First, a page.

On average, about one third of these full moon encounters occur within four hours of mid-totality. Distribution of these nearer time encounters vary greatly. The first millennium had 25 occurrences, six of which were occulted during totality, while this millennium had only ten (one during totality). The next 1,000 years will not include any events with Jupiter and will be limited to eight-four hours or less alignments (three during totality). Between 3000-3999, there will be no occultations during totality for Mars and Saturn (two of Saturn's encounters will occur within four hours of mid-totality). Jupiter on the other hand will have two-four hour or less alignments (both resulting in totality-occultation). See Table 3.4.


All planetary occultation during totality occur within two hours of occultation mid-point (minimum planet-moon separation) and mid-totality. The last worldwide event was visible on Dec 30, 1591 (Saturn) . Because Jupiter lies within the moon's ecliptic plane, a certain periodicity exists when the eclipsed moon (all types) can occult this planet. A 57.89 or 68.81 years series occurs then after about 781 years, the next series begins. Mars and Saturn are outside the critical 2 degs 35 min ecliptic latitude for a portion of its synodic orbital period and therefore does not follow a regular cycle series of events.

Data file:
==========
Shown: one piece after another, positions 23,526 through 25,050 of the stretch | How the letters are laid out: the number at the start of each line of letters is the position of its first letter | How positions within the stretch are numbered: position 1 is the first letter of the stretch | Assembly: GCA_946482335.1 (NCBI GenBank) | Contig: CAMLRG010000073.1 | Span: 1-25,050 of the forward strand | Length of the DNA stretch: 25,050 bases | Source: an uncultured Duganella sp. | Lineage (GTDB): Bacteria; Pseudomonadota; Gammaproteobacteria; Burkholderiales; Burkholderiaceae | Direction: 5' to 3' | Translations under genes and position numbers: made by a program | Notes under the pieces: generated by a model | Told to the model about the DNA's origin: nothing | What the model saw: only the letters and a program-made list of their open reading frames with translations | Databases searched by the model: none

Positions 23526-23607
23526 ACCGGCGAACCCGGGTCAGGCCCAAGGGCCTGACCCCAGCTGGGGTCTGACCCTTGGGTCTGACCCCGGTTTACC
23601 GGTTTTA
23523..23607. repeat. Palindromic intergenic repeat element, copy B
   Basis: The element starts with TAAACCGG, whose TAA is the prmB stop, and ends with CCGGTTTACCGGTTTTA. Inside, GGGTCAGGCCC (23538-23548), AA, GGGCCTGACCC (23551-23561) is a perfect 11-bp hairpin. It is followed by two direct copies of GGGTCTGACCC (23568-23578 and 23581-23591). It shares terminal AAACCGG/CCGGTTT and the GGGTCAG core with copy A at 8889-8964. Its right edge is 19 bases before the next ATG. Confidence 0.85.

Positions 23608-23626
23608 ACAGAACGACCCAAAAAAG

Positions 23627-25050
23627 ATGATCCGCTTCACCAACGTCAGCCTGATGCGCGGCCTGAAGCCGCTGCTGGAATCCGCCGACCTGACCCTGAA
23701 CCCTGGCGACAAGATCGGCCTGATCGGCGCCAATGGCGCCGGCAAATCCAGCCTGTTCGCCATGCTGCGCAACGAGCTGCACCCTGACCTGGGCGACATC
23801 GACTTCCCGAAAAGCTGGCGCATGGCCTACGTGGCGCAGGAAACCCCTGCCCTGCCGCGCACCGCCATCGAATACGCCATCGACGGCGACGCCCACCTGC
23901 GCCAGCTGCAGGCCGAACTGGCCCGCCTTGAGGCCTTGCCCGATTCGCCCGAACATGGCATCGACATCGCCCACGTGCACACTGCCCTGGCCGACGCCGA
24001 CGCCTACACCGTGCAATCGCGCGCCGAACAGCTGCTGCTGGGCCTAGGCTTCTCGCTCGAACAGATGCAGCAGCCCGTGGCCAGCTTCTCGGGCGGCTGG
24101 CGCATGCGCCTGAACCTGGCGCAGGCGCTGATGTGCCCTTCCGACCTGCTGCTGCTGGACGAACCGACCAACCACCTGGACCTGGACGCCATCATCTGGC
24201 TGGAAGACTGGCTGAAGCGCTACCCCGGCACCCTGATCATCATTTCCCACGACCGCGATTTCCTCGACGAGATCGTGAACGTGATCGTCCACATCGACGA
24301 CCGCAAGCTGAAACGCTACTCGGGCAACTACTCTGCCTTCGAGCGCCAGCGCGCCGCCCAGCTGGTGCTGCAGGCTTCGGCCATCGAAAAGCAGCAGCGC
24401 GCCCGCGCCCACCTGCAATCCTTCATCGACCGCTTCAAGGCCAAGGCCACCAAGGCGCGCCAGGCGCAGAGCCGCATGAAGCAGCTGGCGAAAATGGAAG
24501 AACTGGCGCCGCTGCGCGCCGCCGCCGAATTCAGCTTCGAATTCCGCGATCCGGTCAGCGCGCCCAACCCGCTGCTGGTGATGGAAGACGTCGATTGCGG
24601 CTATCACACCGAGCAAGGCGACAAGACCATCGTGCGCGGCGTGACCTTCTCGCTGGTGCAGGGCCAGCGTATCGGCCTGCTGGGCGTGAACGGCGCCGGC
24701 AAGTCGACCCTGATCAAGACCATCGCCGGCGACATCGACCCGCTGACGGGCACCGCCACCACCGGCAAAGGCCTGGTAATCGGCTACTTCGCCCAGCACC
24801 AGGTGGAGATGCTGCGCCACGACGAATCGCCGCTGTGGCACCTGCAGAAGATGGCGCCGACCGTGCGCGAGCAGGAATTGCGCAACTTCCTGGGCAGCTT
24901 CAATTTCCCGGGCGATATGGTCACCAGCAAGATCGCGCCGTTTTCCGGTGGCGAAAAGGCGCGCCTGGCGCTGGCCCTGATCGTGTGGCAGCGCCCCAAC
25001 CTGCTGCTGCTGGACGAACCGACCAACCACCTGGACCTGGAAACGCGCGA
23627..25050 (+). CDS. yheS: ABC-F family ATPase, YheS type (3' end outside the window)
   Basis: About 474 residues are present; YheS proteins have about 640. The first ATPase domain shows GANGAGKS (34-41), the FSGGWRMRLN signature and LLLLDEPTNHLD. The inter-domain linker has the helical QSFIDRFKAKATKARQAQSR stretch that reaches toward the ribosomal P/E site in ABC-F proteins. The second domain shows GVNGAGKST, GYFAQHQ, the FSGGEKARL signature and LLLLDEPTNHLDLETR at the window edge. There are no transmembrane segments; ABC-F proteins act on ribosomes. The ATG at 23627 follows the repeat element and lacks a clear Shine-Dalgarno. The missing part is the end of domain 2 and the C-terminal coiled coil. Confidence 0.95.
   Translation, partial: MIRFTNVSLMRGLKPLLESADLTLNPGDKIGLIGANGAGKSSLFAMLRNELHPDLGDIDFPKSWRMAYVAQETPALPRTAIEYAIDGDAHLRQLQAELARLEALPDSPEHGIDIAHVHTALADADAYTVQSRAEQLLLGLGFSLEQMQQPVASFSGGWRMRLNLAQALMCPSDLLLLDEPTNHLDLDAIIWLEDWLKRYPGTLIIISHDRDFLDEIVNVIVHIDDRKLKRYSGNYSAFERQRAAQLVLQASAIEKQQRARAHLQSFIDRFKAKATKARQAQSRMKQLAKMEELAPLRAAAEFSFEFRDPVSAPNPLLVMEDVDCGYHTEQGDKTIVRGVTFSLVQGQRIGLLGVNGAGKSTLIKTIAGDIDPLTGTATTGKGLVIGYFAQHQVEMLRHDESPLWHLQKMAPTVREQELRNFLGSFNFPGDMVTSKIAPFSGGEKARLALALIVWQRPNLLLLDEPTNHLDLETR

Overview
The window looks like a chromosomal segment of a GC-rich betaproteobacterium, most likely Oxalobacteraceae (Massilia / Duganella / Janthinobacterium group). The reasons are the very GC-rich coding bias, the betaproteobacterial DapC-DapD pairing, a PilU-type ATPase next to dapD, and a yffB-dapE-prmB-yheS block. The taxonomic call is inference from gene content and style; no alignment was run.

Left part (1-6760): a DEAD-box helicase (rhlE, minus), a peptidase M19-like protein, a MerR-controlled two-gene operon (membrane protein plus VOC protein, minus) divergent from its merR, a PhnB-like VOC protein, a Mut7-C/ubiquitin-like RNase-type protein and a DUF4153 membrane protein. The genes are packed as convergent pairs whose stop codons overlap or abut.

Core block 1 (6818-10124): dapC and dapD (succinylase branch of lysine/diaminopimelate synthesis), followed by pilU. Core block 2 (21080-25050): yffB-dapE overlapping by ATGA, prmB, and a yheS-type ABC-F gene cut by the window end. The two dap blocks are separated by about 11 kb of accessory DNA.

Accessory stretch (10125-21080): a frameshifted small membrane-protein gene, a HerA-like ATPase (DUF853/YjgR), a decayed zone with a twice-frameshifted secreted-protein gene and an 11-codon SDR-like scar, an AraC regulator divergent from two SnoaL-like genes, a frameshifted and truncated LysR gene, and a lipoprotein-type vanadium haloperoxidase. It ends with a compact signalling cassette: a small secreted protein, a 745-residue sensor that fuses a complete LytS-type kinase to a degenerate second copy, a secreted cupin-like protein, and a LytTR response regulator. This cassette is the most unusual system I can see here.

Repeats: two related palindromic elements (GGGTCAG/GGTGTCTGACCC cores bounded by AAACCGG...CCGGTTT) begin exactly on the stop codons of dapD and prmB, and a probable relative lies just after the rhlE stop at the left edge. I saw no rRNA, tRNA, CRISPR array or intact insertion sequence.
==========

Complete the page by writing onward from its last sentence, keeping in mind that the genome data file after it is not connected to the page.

Although lunar totality is visible over more than half the Earth, the limitations of witnessing a bright planet occulted by an eclipsed moon include: (1) not all occultations go through the central axis of the moon where the maximum path width would be about 2,100 miles (the moon's diameter); and (2) although the worldwide duration of an occultation can last up to 4.5 hours (about one hour at a given location), examples in this study are solely dependent on the duration of totality which is considerably shorter (0 to 106 minutes).

While there are several dozen examples when a bright planet is near a total or partial eclipse over the millennia, the rarity of seeing a planet occulted during totality is one of astronomy's rarest predictable events unless see two planets disappear behind the moon at the same time is considered. The dual occultations in 1998 and 2038 will be our only opportunity for generations to come. For those who cannot wait, at least in today's world, we can imagine what these sights would look like through our virtual reality PC's.